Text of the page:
Kenya bans op­po­si­tion protests as elec­tion cri­sis deep­ens

The Guardian Australia - - World News -

Kenya’s gov­ern­ment has banned protests in three city cen­tres, cit­ing law­less­ness dur­ing op­po­si­tion ral­lies against the elec­toral com­mis­sion be­fore a sched­uled pres­i­den­tial vote re­run.

The op­po­si­tion leader, Raila Odinga, has called for daily protests next week to keep up pres­sure on elec­tion of­fi­cials, af­ter his re­fusal to take part in the 26 Oc­to­ber poll plunged the coun­try into un­cer­tainty.

“Due to the clear, present and im­mi­nent dan­ger of breach of peace, the gov­ern­ment no­ti­fies the pub­lic that, for the time be­ing, we will not al­low demon­stra­tions within the cen­tral busi­ness dis­tricts of Nairobi, Mom­basa and Kisumu,” said the se­cu­rity min­is­ter, Fred Ma­tiangi. “The in­spec­tor gen­eral of po­lice has been ad­vised ac­cord­ingly.”

Hun­dreds of op­po­si­tion sup­port­ers have marched in re­cent weeks, some­times burn­ing tyres and clash­ing with po­lice who have used tear­gas to dis­perse crowds.

Though rel­a­tively small, the protests have been dis­rup­tive, forc­ing shops to close and de­ter­ring some peo­ple from vis­it­ing city cen­tres on demon­stra­tion days. There have also been in­ci­dents of pick­pock­et­ing and mug­gings on the edges of the protests.

Ma­tiangi said the protests had re­sulted in “at­tacks on po­lice sta­tions, at­tacks on po­lice of­fi­cers oc­ca­sion­ing griev­ous bod­ily harm, se­ri­ous dis­rup­tion of nor­mal busi­ness, as­sault on in­no­cent civil­ians, de­struc­tion and loot­ing of prop­erty”, and threat­ened le­gal ac­tion.

“It is the re­spon­si­bil­ity of the or­gan­iser that all par­tic­i­pants re­main peace­ful. The or­gan­is­ers shall be held per­son­ally li­able for any breach of law dur­ing the demon­stra­tions,” he said.

Odinga said this week that he was with­draw­ing from the sched­uled re­run against the pres­i­dent, Uhuru Keny­atta, whose vic­tory in the orig­i­nal vote in Au­gust was an­nulled in Septem­ber by the supreme court on the ba­sis of wide­spread ir­reg­u­lar­i­ties.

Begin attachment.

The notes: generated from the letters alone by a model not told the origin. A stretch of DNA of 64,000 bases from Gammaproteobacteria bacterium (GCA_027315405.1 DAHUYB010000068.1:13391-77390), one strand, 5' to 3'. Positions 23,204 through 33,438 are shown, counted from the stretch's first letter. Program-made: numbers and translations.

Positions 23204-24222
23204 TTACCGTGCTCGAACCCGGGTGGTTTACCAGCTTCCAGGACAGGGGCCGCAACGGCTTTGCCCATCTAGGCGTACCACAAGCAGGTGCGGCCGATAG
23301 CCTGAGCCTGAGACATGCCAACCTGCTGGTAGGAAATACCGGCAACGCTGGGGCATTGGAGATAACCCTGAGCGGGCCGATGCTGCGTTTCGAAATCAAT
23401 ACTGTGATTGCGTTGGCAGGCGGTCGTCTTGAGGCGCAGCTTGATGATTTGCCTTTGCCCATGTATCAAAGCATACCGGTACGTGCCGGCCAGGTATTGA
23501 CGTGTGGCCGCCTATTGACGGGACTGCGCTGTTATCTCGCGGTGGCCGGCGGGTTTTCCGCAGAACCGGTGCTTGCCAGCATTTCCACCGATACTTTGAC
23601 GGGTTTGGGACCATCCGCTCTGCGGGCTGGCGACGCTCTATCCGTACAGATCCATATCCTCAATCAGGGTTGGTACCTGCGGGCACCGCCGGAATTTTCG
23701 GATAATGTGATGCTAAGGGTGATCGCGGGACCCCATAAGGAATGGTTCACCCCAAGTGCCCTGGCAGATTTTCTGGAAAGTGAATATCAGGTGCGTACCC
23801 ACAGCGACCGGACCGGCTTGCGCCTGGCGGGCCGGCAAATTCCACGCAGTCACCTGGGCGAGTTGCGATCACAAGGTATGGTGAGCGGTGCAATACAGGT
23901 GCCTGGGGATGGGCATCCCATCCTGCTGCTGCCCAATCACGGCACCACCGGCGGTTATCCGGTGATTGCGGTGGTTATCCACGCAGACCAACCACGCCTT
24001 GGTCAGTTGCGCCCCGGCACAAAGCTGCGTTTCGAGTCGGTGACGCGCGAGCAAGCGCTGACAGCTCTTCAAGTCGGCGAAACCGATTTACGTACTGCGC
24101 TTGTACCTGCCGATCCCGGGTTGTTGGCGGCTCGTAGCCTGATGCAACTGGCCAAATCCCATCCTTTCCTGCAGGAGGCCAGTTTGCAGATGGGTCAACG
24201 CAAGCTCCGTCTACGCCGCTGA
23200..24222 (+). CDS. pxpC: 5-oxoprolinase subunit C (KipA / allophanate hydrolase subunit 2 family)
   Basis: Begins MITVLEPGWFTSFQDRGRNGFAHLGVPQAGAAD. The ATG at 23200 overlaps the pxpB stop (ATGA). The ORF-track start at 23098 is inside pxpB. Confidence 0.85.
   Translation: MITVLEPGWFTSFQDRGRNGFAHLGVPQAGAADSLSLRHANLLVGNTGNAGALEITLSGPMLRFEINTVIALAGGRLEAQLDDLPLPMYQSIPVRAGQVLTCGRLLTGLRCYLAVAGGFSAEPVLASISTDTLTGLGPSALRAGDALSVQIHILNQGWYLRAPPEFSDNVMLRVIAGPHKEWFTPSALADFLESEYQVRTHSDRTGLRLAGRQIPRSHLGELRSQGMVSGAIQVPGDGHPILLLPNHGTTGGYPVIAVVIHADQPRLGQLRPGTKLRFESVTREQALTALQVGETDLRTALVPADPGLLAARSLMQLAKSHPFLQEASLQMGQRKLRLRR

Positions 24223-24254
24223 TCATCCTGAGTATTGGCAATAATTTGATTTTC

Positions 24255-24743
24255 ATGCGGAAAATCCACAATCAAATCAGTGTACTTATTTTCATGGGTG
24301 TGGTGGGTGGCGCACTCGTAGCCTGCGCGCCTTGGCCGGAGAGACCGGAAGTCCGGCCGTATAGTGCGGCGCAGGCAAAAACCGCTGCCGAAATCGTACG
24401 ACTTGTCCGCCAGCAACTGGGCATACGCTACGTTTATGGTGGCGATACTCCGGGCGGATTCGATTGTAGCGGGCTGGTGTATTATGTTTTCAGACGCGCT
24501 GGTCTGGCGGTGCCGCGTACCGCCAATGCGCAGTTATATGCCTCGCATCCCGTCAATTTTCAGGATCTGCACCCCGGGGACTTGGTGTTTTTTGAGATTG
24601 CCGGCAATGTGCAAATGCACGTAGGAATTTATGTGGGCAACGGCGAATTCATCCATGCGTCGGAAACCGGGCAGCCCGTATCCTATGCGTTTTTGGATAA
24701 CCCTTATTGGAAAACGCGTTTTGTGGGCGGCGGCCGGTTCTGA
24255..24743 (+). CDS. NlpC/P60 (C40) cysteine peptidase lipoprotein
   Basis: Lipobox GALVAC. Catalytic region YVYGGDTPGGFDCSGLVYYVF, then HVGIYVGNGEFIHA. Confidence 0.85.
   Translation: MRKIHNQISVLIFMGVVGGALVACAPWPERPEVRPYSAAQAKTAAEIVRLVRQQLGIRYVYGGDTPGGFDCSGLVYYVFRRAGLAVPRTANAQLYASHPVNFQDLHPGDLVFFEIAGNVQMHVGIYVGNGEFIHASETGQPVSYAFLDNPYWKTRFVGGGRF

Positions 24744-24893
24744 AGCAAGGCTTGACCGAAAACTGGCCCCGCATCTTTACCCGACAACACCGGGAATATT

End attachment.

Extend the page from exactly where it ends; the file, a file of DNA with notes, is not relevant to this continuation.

Odinga said that with­out fun­da­men­tal re­forms to the In­de­pen­dent Elec­toral and Bound­aries Com­mis­sion (IEBC) the vote would not be free and fair.

“All in­di­ca­tions are that the elec­tion sched­uled for 26 Oc­to­ber will be worse than the pre­vi­ous one,” he said on Tues­day, an­nounc­ing his with­drawal.

The IEBC has dis­missed most of Odinga’s de­mands and said on Wed­nes­day that he had not filled in the ap­pro­pri­ate form with­draw­ing from the re­run and there­fore was still a can­di­date along­side Keny­atta.

The com­mis­sion also agreed to add six can­di­dates who con­tested the orig­i­nal poll af­ter the high court ruled they should not be ex­cluded.

In the most re­cent protests on Wed­nes­day sev­eral peo­ple were in­jured in the western city of Kisumu, an op­po­si­tion strong­hold, where pro­test­ers clashed with po­lice.

The ban­ning of demon­stra­tions paves the way for more vi­o­lence if lead­ers of the Na­tional Su­per Al­liance (Nasa) push ahead with their threat to stage protests, with the next one promised on Fri­day.

Vi­o­lence in the days af­ter Au­gust’s vote left at least 37 peo­ple dead, al­most all them killed by po­lice, ac­cord­ing to a hu­man rights group.

Pho­to­graph: Ya­suyoshi Chiba/AFP/Getty Im­ages

Op­po­si­tion sup­port­ers hold up bricks as they block streets and burn tyres dur­ing a protest on Wed­nes­day in Kisumu, where demon­stra­tions are now pro­hib­ited.

Pho­to­graph: Khalil Senosi/AP

Riot po­lice fire tear­gas against op­po­si­tion sup­port­ers dur­ing a demon­stra­tion in Nairobi on Wed­nes­day.

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